Covering the Front and Back Pages of the Newspaper
September 17, 2003
POLITICS: The Dean Record, Part 1: Taxes
The Wall Street Journal ran an article some weeks ago by John McClaughry, a conservative former Vermont state senator who twice ran very unsuccessfully for governor against Howard Dean (in 1992 and 1994; the first time, Dean won 202,115 to 62,805), criticizing Dean's record as governor. The National Review ran a big piece a few months back that was largely sourced from McClaughry, and a Google search reveals him as probably the main critic of Dean's Vermont record. There's nothing wrong with that -- McCalughry is obviously the most prominent of the state's few conservatives -- but there's a danger in letting all the anti-Dean memes arise from one man's point of view.
So, what's McClaughry's line? I haven't gone back to Vermont sources myself; I'm just evaluating what McClaughry, the NR piece and some the major pro-Dean articles (including a surprisingly favorable review from supply-side firebrand Stephen Moore) have cited as Dean's major pros and cons. Let's start with:
1. Taxes. Dean apparently never raised income taxes in his years as Vermont governor, and even managed an across-the-board 4% cut in 1999. That's a major plus, one that shows a guy willing to work outside his party's usual rut and who isn't enamored of high progressive tax rates simply for their own sake. (The fact that Dean may have done this with one eye on his political future is not a knock on him; a Democrat who at least thinks that cutting taxes is in his political best interests is halfway there). McClaughry blasts Dean for using the income tax cuts as cover to hike other, less visible taxes:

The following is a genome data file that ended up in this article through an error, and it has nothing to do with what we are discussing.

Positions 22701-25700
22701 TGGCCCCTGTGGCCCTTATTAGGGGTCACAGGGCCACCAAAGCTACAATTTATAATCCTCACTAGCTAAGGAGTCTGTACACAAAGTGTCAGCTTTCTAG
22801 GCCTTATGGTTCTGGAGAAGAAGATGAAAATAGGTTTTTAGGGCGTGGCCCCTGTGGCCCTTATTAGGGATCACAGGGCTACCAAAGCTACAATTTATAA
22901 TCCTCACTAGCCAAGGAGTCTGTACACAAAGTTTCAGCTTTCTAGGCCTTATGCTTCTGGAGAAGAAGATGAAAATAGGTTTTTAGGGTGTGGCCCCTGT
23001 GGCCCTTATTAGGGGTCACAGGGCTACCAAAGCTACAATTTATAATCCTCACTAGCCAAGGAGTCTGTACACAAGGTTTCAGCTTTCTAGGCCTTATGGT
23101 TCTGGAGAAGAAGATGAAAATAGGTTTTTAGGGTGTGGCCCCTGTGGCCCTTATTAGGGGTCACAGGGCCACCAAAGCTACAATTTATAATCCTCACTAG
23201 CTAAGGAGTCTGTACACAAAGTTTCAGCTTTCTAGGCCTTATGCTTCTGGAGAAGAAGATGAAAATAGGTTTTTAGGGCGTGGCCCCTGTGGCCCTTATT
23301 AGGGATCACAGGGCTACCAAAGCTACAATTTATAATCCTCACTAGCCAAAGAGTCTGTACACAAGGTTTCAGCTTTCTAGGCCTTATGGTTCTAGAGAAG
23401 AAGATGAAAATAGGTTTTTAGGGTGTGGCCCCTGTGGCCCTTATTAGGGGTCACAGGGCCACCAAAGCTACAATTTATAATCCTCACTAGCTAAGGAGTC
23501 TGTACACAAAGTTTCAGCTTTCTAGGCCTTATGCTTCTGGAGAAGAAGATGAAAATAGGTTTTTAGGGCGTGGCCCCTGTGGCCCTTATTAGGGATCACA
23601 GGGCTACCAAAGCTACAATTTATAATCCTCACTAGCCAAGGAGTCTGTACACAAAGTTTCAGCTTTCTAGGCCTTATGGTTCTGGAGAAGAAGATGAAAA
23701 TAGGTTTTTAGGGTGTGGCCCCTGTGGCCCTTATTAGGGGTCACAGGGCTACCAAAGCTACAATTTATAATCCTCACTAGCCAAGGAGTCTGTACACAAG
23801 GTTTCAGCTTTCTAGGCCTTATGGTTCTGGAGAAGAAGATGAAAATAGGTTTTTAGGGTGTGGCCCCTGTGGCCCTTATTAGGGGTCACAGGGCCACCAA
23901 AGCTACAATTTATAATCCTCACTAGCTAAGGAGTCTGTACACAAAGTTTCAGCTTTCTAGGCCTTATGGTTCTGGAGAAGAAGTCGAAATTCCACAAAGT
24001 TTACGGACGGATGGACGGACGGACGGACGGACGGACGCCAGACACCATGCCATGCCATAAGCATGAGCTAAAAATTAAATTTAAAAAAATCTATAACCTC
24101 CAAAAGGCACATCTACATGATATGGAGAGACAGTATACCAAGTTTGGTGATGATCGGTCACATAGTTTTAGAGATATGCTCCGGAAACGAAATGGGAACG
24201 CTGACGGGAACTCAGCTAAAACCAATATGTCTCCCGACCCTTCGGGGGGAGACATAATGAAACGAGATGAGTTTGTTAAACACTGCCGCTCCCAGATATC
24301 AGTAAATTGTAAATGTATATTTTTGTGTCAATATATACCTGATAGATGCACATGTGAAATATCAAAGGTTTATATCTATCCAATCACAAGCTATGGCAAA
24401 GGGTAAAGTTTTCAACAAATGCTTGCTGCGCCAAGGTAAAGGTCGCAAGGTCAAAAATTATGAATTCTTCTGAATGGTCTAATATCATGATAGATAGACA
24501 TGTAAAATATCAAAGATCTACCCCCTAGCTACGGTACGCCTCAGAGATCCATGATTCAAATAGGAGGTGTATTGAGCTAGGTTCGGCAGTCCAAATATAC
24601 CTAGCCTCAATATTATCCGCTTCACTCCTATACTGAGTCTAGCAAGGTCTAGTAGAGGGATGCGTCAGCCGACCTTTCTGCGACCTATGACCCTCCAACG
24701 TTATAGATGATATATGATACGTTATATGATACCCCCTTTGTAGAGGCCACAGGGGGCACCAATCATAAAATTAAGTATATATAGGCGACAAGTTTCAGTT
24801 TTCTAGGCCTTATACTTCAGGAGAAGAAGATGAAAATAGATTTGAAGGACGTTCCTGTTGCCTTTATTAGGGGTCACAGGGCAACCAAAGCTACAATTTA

During his last eight years Mr. Dean signed into law increases in the sales and use, rooms, meals, liquor, cigarette, and electrical energy taxes. In 1997 he raised the corporate, telecommunications, bank franchise, and gasoline taxes. Dwarfing all of these was his approval of a state education finance "reform" built on a new 1.1% state real property tax.
Moore, who pulls no punches even in attacking Bush on tax and spending issues, is less charitable:
This is the second-highest taxing-and-spending state in the country, with collections about $600 per person above the national average . . . At one time or another, Dean raised just about every tax he could get his hands on. During his 12 years as governor, he upped the corporate income tax rate by 1.5 percentage points, the sales tax by 1 percentage point, the cigarette tax by 50 cents a pack, and the gas tax by 5 cents a gallon. Sure he balanced the budget every year--by digging deeper into Vermonters' wallets.
This is actually a common gripe raised at tax-cutting Republican governors, but it's a fair criticism. McClaughry doesn't give us perspective on the relative sizes of the various tax hikes and cuts.
In the end, though, none of this really matters, because whatever credit Dean deserves for his state record on taxes, he's made a crystal-clear promise to repeal every jot and tittle of Bush's tax rate cuts, and I take him at his word on that promise. Dean may be hoping that he can use his mixed record on taxes in Vermont to convince the public that because he's a reasonable guy, his belief that we need to jack taxes back up to pre-2001 levels should be taken seriously. But then, Dean's campaign persona comes off as a lot less sober and reasonable than Walter Mondale's, and look where the tax hike pledge got Mondale (I haven't seen polling on the issue lately, but I suspect that the Bush tax cuts mostly remain popular and that most people don't favor repealing the whole thing). Raising taxes isn't just bad policy, it's bad politics as well.